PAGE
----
Deweyville sat up slowly and laughed in a self-deprecating manner.


“I will do all of the rest, but to enact a law, heh— I think it’s impossible since there is still competition from nations beyond our country. Setting up such a law would just slip the entire industry in the country into a crisis. Factories would become bankrupt one by one, and many workers would lose their jobs. Organizations that help the poor cannot save that many people.”


He slowly got off the bed and adjusted his collar. He then looked at Klein and said, “Hayley Walker, right? I’ll immediately get Cullen to retrieve information about her from the porcelain company and find her parents. Officer, please wait with me and continuously evaluate my mental state.”


“Alright.” Klein stood up slowly and smoothed his black-and-white checkered police uniform.



At eleven in the morning in the living room of Deweyville.


Klein sat on the sofa in silence as he looked at the man and woman being guided into the house by Butler Cullen.


The two guests had blemished skin, wrinkles already woven into their faces. The man had a slight hunch while the woman had a mole under her eyelid.


They looked nearly identical to what Klein had seen through Hayley, just older and more haggard. They were so skinny that they were almost all bone. Their clothes were old and ragged. Klein even learned that they couldn’t continue living on Lower Street of Iron Cross Streets any further.


Sob…


Klein sensed an icy wind start to spiral through his spiritual perception.


He pinched his glabella and shot a glance toward Sir Deweyville. It was unknown when a faint white, translucent, contorted figure had appeared behind him.


“Good-good morning, Honorable Sir.” Hayley’s parents were unusually polite.


Deweyville rubbed his forehead and asked, “Are the both of you Hayley Walker’s parents? Doesn’t she also have a brother and a two-year-old sister?”


Hayley’s mother answered in fear, “Her-her brother broke his leg at the harbor sometime back. We got him to take care of his sister at home.”


Deweyville remained silent for a few seconds before he sighed.


“My deepest condolences for what happened to Hayley.”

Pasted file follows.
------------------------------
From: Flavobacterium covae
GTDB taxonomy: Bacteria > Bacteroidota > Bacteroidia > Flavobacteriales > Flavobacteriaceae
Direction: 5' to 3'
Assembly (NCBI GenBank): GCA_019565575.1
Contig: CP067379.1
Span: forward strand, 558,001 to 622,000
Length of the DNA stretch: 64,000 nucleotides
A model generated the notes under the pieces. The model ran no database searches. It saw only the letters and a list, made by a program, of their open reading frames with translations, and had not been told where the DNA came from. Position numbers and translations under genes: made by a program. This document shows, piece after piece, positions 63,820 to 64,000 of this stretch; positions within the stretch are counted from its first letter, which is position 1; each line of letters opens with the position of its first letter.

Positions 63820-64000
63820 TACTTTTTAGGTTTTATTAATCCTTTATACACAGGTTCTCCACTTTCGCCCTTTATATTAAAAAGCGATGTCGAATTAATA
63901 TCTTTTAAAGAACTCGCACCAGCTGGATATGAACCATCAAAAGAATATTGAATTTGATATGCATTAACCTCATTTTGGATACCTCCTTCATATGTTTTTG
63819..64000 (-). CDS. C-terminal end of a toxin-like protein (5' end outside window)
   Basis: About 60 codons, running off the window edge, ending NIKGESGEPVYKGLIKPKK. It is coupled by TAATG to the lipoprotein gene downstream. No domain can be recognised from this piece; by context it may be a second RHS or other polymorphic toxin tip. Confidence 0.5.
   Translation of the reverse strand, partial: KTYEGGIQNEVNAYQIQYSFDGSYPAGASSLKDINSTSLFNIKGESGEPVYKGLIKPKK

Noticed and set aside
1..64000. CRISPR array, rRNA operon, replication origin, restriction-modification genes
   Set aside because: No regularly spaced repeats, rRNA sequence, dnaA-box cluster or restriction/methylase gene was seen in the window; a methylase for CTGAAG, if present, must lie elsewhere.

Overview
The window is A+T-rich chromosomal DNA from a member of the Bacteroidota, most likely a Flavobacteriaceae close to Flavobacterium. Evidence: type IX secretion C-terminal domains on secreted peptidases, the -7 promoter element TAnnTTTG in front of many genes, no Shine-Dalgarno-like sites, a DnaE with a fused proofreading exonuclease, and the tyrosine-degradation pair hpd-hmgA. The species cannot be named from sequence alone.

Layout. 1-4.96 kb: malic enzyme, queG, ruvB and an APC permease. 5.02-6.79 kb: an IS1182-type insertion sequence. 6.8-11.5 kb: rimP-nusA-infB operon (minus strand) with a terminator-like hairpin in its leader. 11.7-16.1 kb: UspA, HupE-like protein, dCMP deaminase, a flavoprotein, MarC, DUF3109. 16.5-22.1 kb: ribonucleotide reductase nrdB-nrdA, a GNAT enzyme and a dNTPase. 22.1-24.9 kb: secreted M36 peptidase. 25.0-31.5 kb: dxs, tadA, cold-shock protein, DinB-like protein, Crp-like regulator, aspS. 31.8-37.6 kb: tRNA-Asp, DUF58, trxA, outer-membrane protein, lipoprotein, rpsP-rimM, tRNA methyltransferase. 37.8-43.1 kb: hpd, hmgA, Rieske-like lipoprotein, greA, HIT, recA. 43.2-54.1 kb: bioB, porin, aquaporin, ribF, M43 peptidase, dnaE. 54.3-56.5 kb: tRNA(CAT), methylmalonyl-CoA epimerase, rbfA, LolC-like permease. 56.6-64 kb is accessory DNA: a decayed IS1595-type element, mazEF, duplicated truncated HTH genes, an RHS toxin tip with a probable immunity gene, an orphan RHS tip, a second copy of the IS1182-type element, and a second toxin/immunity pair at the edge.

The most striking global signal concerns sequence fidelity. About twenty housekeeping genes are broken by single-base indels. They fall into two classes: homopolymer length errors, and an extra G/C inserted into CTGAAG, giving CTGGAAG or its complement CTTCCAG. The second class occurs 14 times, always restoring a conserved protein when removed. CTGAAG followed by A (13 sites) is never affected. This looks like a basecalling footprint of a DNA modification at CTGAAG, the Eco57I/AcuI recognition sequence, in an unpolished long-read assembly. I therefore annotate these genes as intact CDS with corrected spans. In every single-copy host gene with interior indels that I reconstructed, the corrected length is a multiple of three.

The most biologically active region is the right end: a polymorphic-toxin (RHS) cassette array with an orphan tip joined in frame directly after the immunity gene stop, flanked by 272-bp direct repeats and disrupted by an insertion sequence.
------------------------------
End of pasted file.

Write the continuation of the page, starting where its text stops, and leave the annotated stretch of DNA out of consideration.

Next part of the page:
Upon hearing that, the eyes of Hayley’s parents immediately turned red. They opened their mouths and said over each other, “Thank-thank you for your goodwill.


“The police told us-told us, that Hayley died from lead poisoning. That’s the term, right? Oh, my poor child, she was only seventeen. She was always so quiet, so determined.


“You had sent someone to visit her before and sponsored her burial. She is buried at the Raphael Cemetery.”


Deweyville glanced at Klein and changed his sitting posture. He leaned forward and said with a serious tone, “That was actually an oversight of ours. I have to apologize.”


“I have considered that I need to compensate you, to compensate Hayley. Her weekly salary was ten soli, was it not? One year would be five hundred and twenty soli, or twenty-six pounds. Let’s assume that she could have worked for another ten years.


“Cullen, give Hayley’s parents three hundred pounds.”


“Three-three hundred pounds?” Hayley’s parents were dumbfounded.


They never had more than one pound of savings, even at their richest!


It wasn’t only them who were dazed. Even the expressions of the bodyguards and maids in the room were also all that of shock and envy. Even Sergeant Gate couldn’t help but draw in a deep breath—his weekly salary was only two pounds and among his subordinates, only one chevroned constable earned one pound a week.


Amidst the silence, Butler Cullen walked out of the study and held a bulging sack.


He opened the sack and revealed stacks of cash, some one pound, some five pounds, but mostly made up of one or five soli.


It was clear that Deweyville had made his subordinates receive “change” from the bank earlier.


“It’s an expression of Sir Deweyville’s goodwill,” Cullen handed the sack over to Hayley’s parents after receiving confirmation from his master.


Hayley’s parents took the sack and rubbed their eyes, looking at it in disbelief.


“No, this-this is too generous, we cannot accept this,” they said as they held the sack tightly.


Deweyville said in a deep voice, “This is what Hayley deserves.”


“Y-you truly are a noble, charitable knight!” Hayley’s parents bowed repeatedly in agitation.


They had smiles on their faces, smiles that they couldn’t repress.


They praised the knight repeatedly, repeating the same few adjectives they knew. They kept insisting that Hayley would be grateful towards him in heaven.


“Cullen, send them home. Oh, take them to the bank first,” Deweyville heaved a sigh of relief and instructed his butler.


Hayley’s parents hugged the sack tightly and walked toward the door quickly without stopping.


Klein saw the faint translucent figure behind Sir Deweyville attempt to extend its hands towards them, hoping to leave with them, but the parents’ smiles were abnormally radiant. They didn’t turn back.


That figure turned fainter and, soon, vanished completely.


Klein also sensed that the icy feeling in the guest hall had instantly returned to normal.


From beginning to end, all he did was sit there silently, not expressing his opinion.


“Officer, I feel much better. Now can you tell me why my butler, servants, and bodyguards could also hear the cries and moans? This shouldn’t just be solely a psychological illness of mine, right?” Deweyville looked at him curiously.


Inspector Tolle, who knew the underlying truth, instantly became nervous.


Klein replied without much expression, “In psychology, we call this phenomenon—mass hysteria.”